3.) Summary: The chapter begins with Scout bullying Walter Cunningham in the schoolyard for getting her in trouble, but Jem stops her. When she tries to explain what happened to Jem, he just invites Walter over for lunch, where Atticus and Walter talk in the language of agriculture which Scout and Jem know nothing about. Walter is offered syrup and pours it all over his food, with judgement from Scout. Calpurnia is disappointed and calls Scout into the kitchen where she lectures her on treating others with respect, even if they’re different, he is her company. When Scout goes back to school she is still angry, but that’s forgotten when Miss.Caroline spots a lice on one of the students, Burris Ewell, who she says should go take a bath. This is where we learn about the Ewells and how they only come to school on the first day. Dissatisfied with her first day of school, Scout has a talk with Atticus who tries to teach her his famous lesson of how to not judge someone until you stand in their shoes.
3.) Analysis: In this chapter we learn that Jem is more mature and still maturing. Scout’s belief that poor people are dumb is proved wrong. Scout is judgemental, but learning not to be. The Ewells are introduced for the first time in the form of Burris as gross, who will be revealed again later. This is also the first time Scout is taught in Atticus’s belief in how to perceive others.
4.) Summary: Everyday Scout runs past the Radley house in fear, but one day bravery and curiosity make themselves present. A piece of gum is found in the knothole of the Radley tree, which surprisingly, isn’t poison, but Jem thinks it is and makes Scout spit it out. Finally it’s summer and on the way home they find 2 pennies and more goodies. They don’t know whether or not to keep money, but in the end they decide to. When Dill shows up childhood is unpaused and they horse around, which ends in Scout on the Radley’s front lawn. Jem thinks it’d be a good idea to act out the Radley story. When Atticus catches them, Jem decides to lie.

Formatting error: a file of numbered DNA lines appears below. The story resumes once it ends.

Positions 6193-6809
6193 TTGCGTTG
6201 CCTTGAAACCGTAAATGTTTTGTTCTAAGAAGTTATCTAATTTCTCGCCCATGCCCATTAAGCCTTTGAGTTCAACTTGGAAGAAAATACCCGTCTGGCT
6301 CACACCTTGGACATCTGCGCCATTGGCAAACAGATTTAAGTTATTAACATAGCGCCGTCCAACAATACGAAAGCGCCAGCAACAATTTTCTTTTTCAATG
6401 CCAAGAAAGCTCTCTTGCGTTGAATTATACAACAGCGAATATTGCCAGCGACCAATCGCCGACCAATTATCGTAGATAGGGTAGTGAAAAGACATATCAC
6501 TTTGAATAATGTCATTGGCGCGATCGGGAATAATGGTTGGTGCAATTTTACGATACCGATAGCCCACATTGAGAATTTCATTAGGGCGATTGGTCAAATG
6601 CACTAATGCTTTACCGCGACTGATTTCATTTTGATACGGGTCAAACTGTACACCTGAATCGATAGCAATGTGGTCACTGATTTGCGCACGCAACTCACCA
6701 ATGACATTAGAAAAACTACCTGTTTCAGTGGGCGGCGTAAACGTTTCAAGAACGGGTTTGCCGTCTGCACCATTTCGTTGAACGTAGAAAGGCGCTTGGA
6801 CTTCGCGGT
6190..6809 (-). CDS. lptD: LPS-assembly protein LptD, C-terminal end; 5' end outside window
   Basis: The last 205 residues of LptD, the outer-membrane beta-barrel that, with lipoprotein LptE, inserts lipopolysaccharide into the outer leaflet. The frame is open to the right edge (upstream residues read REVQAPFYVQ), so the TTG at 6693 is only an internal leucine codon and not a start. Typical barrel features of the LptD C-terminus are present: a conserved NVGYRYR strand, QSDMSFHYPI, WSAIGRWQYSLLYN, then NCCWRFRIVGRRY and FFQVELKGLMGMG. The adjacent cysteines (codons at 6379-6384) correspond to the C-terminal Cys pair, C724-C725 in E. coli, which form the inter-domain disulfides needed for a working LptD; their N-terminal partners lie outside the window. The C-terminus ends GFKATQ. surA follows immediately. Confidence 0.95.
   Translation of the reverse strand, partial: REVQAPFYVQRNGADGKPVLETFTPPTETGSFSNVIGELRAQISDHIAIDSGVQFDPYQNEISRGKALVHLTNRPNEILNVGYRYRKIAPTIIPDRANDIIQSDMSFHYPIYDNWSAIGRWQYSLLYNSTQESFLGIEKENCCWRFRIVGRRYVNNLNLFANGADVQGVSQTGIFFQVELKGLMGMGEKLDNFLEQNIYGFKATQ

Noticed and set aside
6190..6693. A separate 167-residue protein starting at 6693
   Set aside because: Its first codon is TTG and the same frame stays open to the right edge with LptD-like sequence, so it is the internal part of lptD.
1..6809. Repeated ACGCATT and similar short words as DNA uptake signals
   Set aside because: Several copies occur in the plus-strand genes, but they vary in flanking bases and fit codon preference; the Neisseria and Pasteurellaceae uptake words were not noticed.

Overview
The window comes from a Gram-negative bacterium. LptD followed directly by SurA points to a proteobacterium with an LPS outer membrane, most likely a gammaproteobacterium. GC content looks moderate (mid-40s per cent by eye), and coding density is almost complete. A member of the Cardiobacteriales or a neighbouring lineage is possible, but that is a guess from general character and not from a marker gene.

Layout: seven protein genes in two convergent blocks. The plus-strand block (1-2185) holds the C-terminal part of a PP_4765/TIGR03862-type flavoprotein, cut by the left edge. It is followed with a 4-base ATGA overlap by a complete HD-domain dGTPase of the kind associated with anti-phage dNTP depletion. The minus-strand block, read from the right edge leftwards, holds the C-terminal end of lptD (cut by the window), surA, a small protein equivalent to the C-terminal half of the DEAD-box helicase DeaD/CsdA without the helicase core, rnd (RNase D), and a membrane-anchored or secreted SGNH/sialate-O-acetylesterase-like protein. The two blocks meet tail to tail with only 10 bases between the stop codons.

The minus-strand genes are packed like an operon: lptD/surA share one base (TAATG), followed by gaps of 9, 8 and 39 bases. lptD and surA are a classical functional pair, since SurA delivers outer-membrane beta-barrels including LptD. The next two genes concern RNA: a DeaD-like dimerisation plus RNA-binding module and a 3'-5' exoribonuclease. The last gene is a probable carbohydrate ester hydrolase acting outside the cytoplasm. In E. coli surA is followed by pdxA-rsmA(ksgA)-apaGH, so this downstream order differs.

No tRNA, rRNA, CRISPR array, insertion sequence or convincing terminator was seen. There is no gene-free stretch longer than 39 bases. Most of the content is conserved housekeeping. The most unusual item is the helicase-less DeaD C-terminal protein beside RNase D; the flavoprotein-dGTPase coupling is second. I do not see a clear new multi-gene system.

4.) Analysis: In childhood, Boo Radley maintains presence in their minds. When Jem lies it shows he wants to act like an adult, but he still holds the qualities of a child. However, Jem is older and feels that Boo is trying to make contact. At the end of the chapter Jem stares up at the Radley house and Scout doesn’t know why.
5.) Summary: The boys grow closer and begin neglecting Scout so she begins spending more time with Miss Maudie who is delighted to share her prized cakes with all 3 children. Miss Maudie provides more information about the Radleys. She explains that Boo just doesn’t want to come out and that his father is very religious and all fun is a sin. The day after includes Scout, where all 3 kids try to slip a note through a window of the Radley house. Atticus catches them and tells them to stop bothering him.